Articles | Volume 16, issue 10
Biogeosciences, 16, 2221–2232, 2019
https://doi.org/10.5194/bg-16-2221-2019
Biogeosciences, 16, 2221–2232, 2019
https://doi.org/10.5194/bg-16-2221-2019
Research article
29 May 2019
Research article | 29 May 2019

Fracture-controlled fluid transport supports microbial methane-oxidizing communities at Vestnesa Ridge

Haoyi Yao et al.

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Cited articles

Anders, M. H., Laubach, S. E., and Scholz, C. H.: Microfractures: A review, J. Struct. Geol., 69, 377–394, https://doi.org/10.1016/j.jsg.2014.05.011, 2014. 
Bernhard, J. M. and Panieri, G.: Keystone Arctic paleoceanographic proxy association with putative methanotrophic bacteria, Sci. Rep.-UK, 8, 10610, https://doi.org/10.1038/s41598-018-28871-3, 2018. 
Blees, J., Niemann, H., Wenk, C. B., Zopfi, J., Schubert, C. J., Jenzer, J. S., Veronesi, M., and Lehman, M. F.: Bacterial methanotrophs drive the formation of a seasonal anoxic benthic nepheloid layer in an alpine lake, Limnol. Oceanogr., 59, 1410–1420, https://doi.org/10.4319/lo.2014.59.4.1410, 2014.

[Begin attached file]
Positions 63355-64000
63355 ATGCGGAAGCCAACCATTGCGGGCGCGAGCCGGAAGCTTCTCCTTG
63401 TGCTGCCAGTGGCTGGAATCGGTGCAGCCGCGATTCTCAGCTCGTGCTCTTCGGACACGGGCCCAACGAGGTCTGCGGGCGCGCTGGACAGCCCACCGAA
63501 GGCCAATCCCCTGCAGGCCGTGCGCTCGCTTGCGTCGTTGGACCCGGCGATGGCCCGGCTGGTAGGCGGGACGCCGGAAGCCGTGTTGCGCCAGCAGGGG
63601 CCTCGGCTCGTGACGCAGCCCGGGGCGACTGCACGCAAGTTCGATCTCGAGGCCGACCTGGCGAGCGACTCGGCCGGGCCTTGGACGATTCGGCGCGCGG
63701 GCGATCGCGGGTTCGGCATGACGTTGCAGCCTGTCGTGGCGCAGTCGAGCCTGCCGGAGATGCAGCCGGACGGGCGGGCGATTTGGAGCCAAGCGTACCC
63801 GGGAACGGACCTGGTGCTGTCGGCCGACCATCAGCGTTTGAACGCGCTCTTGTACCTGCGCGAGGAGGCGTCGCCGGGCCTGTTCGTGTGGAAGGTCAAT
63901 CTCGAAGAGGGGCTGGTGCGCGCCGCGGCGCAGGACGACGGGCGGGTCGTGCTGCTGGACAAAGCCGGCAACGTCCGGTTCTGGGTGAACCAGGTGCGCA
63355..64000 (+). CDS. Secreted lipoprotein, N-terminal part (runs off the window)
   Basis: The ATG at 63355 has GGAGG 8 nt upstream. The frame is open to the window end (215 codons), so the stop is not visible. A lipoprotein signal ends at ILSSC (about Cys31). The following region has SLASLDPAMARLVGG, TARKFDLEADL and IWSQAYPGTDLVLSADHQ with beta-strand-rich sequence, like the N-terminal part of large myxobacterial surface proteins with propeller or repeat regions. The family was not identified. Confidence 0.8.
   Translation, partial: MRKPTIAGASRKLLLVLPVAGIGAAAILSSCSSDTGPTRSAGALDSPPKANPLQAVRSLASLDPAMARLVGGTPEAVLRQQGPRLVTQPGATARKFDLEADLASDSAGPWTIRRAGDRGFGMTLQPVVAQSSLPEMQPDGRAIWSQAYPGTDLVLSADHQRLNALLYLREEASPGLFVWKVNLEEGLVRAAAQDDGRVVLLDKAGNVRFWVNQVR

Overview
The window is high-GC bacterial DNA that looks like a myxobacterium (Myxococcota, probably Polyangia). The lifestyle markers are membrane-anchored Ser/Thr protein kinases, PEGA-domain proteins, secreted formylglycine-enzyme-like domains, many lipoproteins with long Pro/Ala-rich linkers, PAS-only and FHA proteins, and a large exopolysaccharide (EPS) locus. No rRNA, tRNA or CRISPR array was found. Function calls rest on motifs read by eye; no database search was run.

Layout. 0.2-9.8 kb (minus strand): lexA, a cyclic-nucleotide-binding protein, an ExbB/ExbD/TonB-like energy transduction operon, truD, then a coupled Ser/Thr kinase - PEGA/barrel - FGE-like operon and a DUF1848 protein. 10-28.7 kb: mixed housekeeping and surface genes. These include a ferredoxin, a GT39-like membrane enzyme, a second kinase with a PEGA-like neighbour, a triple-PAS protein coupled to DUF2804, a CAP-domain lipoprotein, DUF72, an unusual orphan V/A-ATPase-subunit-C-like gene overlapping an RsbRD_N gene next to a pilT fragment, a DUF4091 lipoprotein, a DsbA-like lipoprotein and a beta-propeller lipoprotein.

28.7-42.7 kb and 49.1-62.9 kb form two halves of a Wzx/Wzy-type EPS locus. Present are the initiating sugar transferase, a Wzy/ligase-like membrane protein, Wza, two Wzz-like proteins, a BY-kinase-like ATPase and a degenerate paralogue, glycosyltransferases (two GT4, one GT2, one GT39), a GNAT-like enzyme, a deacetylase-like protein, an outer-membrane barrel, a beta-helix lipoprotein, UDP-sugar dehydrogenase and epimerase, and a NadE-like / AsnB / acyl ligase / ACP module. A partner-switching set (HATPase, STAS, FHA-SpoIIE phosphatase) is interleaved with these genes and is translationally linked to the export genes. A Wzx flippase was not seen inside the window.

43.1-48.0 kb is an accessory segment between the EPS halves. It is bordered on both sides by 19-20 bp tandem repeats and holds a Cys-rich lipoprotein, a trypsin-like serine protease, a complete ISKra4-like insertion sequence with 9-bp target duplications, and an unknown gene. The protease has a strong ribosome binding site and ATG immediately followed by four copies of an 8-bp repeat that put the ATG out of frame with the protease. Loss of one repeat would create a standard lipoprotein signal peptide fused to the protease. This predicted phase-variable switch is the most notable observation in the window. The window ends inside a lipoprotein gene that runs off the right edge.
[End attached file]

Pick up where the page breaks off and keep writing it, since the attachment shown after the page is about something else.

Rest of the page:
Boetius, A. and Suess, E.: Hydrate Ridge: a natural laboratory for the study of microbial life fueled by methane from near-surface gas hydrates, Chem. Geol., 205, 291–310, https://doi.org/10.1016/j.chemgeo.2003.12.034, 2004. 
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Short summary
How methane is transported in the sediment is important for the microbial community living on methane. Here we report an observation of a mini-fracture that facilitates the advective gas transport of methane in the sediment, compared to the diffusive fluid transport without a fracture. We found contrasting bio-geochemical signals in these different transport modes. This finding can help to fill the gap in the fracture network system in modulating methane dynamics in surface sediments.
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